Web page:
Ask Ken, 07/26/2004

Today Ken details the risks and rewards of intentional drawing in the later rounds of PTQs.

Time is going by so fast these days. Here we are in the last week of July and this is still Ask Ken. And I’m still your host, Ken Krouner. Alright, no speeches, let’s get to work.

Today’s question comes to us from He Who Has No Name. HWHNN writes:

So, at the Rochester PTQ this weekend, I was playing Crystal Witness; at 3-1 and paired up against a 4-0. Great, here I am sitting at table 2… Round 5 of 6 for the main. 

This is clearly less of a Magic question, and far more of a metagame / tournament rules question: Opponent offered an ID. Should I have taken the draw there to take the guaranteed 1 point, and planned to refuse a draw in the sixth, or played it and risked the 3-2 going to the sixth that I ended up with? 

Actual results: 0-2, Raffinity with Hoverguards buzzsawed me with great drops both games.

This is always a tricky position. Many people will tell you it is never correct to take the draw. I will outline some scenarios where it is correct.

The hardest time to do this is Limited. When you need a draw and a win to make top 8 and you are 3-1 and paired up against a good player who wants the draw, what is the best course of action? Even trickier is what to do against a bad player. When a bad player is x-0, you can count on them having a very powerful sealed deck. Then it is a matter of confidence. Are your skills and your deck enough to get you a win this round? If the answer is yes, play it out.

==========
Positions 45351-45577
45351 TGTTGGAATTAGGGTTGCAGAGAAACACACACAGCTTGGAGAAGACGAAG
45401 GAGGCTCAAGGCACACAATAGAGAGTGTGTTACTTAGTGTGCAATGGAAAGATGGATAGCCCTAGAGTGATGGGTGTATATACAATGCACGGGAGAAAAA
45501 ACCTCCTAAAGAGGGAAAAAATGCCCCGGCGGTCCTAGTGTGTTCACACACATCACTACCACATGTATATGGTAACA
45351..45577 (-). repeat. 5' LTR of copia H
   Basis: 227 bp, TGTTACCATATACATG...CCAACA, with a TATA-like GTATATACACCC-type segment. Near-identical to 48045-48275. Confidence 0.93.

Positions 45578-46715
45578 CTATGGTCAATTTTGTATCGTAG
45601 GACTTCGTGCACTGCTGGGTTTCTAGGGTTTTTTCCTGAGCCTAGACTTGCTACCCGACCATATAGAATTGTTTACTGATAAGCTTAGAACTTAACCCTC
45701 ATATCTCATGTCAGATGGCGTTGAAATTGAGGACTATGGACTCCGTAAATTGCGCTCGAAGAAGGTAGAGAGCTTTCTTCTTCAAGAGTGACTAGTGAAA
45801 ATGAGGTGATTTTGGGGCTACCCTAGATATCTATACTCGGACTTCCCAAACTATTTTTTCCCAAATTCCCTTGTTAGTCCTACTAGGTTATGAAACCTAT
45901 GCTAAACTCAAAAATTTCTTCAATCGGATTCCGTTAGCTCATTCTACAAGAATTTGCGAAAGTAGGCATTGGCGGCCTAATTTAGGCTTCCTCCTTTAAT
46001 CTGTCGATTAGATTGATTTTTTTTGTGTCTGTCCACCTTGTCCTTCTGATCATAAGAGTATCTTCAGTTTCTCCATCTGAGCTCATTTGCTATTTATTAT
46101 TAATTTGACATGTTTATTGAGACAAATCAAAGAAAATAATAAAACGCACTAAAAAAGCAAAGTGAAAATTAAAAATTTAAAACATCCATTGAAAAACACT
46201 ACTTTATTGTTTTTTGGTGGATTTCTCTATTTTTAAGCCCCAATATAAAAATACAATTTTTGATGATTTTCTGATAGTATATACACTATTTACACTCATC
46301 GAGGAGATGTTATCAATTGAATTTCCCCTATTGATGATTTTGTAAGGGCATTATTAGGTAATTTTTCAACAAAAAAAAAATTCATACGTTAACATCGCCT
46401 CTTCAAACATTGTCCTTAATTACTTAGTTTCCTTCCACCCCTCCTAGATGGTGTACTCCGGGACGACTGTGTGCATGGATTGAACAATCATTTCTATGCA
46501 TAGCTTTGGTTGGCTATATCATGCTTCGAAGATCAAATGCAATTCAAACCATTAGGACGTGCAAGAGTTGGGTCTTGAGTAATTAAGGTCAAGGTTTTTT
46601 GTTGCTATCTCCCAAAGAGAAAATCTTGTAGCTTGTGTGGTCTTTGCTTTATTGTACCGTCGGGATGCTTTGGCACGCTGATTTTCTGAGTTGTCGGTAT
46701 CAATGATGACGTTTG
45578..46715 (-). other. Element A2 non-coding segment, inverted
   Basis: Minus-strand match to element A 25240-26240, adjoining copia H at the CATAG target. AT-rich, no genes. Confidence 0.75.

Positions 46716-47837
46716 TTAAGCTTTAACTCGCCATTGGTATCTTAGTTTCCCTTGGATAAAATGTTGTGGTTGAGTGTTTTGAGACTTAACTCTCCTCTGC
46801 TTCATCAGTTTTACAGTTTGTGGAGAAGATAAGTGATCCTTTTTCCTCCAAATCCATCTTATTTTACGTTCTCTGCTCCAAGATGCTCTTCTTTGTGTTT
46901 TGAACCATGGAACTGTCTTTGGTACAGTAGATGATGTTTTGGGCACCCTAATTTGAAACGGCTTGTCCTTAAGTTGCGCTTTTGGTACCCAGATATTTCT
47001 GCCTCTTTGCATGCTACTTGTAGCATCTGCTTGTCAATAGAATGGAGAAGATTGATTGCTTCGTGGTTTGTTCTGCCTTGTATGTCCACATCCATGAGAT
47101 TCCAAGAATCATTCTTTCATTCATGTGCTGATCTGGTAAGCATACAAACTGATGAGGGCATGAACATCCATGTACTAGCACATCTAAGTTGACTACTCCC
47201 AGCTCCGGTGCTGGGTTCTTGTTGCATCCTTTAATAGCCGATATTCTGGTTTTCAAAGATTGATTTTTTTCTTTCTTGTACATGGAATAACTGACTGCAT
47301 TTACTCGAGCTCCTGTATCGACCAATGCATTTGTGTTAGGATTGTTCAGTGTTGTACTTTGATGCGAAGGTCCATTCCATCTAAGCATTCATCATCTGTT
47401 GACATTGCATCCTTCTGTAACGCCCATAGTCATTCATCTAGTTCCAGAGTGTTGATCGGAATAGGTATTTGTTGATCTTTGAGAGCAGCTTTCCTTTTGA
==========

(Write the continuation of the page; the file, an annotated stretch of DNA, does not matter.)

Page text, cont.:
Constructed is a whole different animal. In Constructed, you need to have scouts. There is no excuse for being in the penultimate round and not know what the undefeated players are playing. Once you have this information, you should base your decision on your current matchup and your probable matchups for the next round.

As a corollary to this, if you are playing a friend and you are both x-1, do not draw. It is better to get one of you locked into top 8 and the other out of the tournament than to leave the possibility that you will both be knocked out. When you are on a team, three points is better than two.

The source on the ID,


Well folks, we are just gearing up for an exciting week here. Hold on to your hats and enjoy. G’night everybody!

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